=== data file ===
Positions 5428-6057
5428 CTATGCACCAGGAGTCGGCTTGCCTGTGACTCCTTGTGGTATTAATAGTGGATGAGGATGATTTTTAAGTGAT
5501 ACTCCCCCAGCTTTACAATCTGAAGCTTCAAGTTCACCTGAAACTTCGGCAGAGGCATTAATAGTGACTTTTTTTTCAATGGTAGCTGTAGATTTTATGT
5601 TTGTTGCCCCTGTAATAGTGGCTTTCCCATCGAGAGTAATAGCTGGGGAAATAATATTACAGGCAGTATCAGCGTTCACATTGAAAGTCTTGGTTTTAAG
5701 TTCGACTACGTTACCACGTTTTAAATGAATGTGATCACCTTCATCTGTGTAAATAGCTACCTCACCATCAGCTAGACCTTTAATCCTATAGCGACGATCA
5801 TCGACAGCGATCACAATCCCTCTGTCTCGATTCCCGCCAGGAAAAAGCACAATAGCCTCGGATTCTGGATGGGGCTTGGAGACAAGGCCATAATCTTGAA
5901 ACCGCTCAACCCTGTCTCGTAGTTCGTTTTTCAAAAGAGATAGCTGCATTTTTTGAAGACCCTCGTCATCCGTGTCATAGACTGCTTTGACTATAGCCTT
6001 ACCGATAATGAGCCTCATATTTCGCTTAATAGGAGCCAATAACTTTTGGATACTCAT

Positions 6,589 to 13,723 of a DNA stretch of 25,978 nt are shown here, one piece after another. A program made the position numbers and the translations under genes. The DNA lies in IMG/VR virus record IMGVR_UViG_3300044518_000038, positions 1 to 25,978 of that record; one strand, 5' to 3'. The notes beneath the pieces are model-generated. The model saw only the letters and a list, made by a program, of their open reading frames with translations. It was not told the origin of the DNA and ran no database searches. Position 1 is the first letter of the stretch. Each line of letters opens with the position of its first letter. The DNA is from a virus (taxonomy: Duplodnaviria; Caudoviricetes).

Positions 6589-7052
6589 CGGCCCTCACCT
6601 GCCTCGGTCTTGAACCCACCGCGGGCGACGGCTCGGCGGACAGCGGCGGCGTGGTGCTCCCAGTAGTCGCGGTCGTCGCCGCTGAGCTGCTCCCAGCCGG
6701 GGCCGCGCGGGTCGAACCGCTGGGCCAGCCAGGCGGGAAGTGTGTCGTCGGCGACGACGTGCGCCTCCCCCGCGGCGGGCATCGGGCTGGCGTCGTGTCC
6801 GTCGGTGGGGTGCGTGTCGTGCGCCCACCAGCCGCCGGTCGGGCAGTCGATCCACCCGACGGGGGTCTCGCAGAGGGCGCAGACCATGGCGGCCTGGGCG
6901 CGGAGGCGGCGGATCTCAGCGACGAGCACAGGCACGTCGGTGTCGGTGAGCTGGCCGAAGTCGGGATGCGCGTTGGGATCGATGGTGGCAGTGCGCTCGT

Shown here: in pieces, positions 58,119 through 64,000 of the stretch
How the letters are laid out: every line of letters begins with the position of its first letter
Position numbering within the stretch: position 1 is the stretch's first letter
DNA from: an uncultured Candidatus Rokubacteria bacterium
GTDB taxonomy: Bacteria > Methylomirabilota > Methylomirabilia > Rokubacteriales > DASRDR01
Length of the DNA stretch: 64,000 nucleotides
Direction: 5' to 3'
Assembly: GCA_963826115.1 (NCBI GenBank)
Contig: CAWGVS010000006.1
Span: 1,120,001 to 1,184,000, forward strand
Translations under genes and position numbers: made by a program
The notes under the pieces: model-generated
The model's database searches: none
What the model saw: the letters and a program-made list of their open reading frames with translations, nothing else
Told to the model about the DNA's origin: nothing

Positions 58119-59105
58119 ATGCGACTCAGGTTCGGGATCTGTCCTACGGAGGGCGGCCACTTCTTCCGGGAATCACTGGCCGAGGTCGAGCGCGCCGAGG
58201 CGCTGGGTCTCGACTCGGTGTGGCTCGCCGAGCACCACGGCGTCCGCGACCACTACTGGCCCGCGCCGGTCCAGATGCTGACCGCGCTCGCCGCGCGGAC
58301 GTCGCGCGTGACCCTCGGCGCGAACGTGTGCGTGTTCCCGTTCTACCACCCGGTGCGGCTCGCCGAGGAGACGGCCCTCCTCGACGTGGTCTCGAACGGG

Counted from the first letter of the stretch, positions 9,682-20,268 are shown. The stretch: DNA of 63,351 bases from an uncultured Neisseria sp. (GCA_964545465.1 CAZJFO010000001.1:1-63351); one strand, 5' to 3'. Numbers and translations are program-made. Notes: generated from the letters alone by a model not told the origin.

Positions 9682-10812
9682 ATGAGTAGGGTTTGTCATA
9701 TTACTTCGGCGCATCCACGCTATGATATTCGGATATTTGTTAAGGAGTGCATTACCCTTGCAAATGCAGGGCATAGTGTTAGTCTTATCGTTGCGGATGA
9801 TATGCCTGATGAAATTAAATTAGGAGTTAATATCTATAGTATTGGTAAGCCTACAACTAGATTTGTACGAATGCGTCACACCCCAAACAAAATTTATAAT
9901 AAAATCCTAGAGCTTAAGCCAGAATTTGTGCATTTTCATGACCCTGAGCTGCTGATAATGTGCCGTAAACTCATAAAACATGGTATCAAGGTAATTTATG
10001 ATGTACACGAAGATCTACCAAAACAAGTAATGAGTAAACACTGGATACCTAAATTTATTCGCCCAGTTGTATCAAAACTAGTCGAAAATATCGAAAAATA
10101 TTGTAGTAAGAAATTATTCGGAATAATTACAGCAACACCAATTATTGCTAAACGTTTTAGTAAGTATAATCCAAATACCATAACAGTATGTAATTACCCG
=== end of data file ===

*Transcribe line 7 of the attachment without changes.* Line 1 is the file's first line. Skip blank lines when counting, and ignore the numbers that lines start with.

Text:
5901 ACCGCTCAACCCTGTCTCGTAGTTCGTTTTTCAAAAGAGATAGCTGCATTTTTTGAAGACCCTCGTCATCCGTGTCATAGACTGCTTTGACTATAGCCTT